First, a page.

Solution – Hold them accountable
The design of the workshop can help capture and maintain the attention of the participants. Here, the key word is accountability. Ensuring that the participants know that their contributions is not only expected, it is in fact the whole point.
Involvement in itself fosters accountability. The participants should be actively engaged rather than passively listening for the vast majority of the session. As such, a virtual workshop should mostly focus on the participants talking with each other rather than you talking to them. Here, you can leverage the virtual format by organising participants in group discussions in breakout rooms (categorised by themes or tasks or whatever your imagination fancies).
You can even have the participants post videos with challenges and questions to each other on a shared site during or after the session. For instance, group A may do a presentation to which group B provides feedback, and group A then implements the feedback and presents in a plenary session in order to provide shared insight to guide the discussion going forward. In this way, participants are responsible for co-creating some of the content for the workshop as they go. The participants are now collaborators and the two groups are accountable to each other because they rely on the other group to solve a shared task.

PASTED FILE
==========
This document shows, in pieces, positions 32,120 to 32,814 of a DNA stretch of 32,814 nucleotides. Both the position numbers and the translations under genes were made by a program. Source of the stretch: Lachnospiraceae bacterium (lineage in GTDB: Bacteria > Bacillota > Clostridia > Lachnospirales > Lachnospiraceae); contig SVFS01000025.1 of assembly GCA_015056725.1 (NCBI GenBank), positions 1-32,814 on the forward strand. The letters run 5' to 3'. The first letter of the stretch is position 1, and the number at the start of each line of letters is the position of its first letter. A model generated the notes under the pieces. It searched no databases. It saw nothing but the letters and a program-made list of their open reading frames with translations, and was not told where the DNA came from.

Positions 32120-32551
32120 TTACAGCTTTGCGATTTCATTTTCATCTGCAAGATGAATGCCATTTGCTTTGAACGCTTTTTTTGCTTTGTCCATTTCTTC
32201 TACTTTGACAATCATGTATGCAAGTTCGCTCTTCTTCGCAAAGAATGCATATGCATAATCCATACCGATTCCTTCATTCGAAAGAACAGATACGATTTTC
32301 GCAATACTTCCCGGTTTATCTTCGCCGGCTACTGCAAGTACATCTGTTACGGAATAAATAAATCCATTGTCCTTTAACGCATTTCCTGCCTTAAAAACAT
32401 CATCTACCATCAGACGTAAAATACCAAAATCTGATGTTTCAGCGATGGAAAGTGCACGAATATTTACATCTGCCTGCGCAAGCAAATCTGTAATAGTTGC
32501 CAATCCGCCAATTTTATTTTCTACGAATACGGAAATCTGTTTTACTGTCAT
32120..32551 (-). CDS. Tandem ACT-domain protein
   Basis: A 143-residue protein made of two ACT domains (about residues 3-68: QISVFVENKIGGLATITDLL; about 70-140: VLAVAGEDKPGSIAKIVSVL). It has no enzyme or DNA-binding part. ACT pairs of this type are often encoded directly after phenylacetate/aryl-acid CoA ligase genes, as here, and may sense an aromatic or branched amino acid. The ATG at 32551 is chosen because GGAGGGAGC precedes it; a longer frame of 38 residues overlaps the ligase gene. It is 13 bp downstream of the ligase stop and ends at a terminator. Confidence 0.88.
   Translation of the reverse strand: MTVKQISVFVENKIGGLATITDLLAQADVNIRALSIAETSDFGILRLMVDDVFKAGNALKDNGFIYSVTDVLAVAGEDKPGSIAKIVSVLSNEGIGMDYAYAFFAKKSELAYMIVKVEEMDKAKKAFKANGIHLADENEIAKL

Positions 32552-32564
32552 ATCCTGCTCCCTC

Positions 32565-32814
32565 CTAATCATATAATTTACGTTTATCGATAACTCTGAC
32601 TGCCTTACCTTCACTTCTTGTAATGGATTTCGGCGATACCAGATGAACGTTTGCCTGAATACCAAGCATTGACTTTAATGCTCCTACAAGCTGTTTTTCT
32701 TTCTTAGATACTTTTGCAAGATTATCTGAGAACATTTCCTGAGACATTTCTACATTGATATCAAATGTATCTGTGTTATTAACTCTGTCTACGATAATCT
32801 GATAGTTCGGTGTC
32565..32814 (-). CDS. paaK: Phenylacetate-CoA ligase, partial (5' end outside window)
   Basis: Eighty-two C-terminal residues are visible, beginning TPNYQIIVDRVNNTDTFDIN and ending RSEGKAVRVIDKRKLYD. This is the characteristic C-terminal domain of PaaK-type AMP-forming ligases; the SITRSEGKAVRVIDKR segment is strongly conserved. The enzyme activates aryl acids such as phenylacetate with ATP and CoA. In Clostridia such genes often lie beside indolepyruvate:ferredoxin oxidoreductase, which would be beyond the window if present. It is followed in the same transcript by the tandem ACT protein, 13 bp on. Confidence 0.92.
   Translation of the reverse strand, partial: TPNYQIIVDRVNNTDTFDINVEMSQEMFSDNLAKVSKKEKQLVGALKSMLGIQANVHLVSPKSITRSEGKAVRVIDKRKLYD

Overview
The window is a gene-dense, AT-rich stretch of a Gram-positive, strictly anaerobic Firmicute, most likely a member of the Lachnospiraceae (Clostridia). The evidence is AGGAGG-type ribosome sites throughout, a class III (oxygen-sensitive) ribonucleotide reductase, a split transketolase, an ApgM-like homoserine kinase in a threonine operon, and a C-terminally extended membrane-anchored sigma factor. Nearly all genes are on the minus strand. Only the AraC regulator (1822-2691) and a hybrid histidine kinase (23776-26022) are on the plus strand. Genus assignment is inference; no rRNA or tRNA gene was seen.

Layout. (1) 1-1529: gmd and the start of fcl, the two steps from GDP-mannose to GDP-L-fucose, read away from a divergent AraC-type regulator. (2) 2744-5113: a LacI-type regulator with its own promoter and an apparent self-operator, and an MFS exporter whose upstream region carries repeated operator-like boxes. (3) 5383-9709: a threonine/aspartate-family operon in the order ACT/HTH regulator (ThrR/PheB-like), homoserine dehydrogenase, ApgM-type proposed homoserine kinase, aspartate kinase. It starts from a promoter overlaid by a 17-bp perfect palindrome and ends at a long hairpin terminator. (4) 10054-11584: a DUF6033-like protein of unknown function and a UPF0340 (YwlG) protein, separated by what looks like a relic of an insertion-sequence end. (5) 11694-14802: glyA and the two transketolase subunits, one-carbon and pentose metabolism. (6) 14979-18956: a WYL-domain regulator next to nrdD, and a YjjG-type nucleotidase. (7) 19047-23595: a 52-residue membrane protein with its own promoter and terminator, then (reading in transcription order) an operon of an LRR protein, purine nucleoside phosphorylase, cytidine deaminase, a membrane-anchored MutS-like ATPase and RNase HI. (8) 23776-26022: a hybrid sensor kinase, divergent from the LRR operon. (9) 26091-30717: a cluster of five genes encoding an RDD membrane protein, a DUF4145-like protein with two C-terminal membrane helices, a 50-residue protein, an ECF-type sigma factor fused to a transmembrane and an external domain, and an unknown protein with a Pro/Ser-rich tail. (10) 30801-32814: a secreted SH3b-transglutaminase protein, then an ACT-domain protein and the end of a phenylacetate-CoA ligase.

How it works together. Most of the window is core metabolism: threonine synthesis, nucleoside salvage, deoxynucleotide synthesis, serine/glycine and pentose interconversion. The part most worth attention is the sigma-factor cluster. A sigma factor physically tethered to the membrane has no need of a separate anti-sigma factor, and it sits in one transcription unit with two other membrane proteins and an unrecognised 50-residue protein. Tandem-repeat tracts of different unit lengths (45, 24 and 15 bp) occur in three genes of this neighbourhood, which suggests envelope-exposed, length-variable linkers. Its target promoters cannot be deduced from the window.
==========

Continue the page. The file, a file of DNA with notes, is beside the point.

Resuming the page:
As soon as you make participants engage with and comment on each other’s input you have created a feedback loop. And giving feedback is great for accountability. As noted, these feedback loops work best if the participants are accountable to each other rather than just to the person running the workshop. Shared accountability is a strong factor in involvement and a potent ingredient when creating workshops where the participants will want to participate fully and pay attention
Fear no.2 – We cannot communicate what we want
When we gather employees, it is first and foremost because we have something to say. We have a message that needs to be communicated before opening up the discussion and knowledge sharing. We may be presenting the new sales strategy, a model for team leadership to be tested or relevant findings from recent projects.
Whatever the message, it is certainly possible to do digital one-way communication. And one-way communication is often the go-to style for delivering corporate messages. The problem, however, is that of engagement. Any message, and even the greatest keynote, quickly becomes sterile in a virtual setting because the speaker is less able to interact with and feed of the energy of the audience. Long and jam-packed presentations become tedious, and with that we are challenging the participants’ ability to remember those crucial points that we essentially want them to consider. As a result, we cannot say as much as we would ideally like to.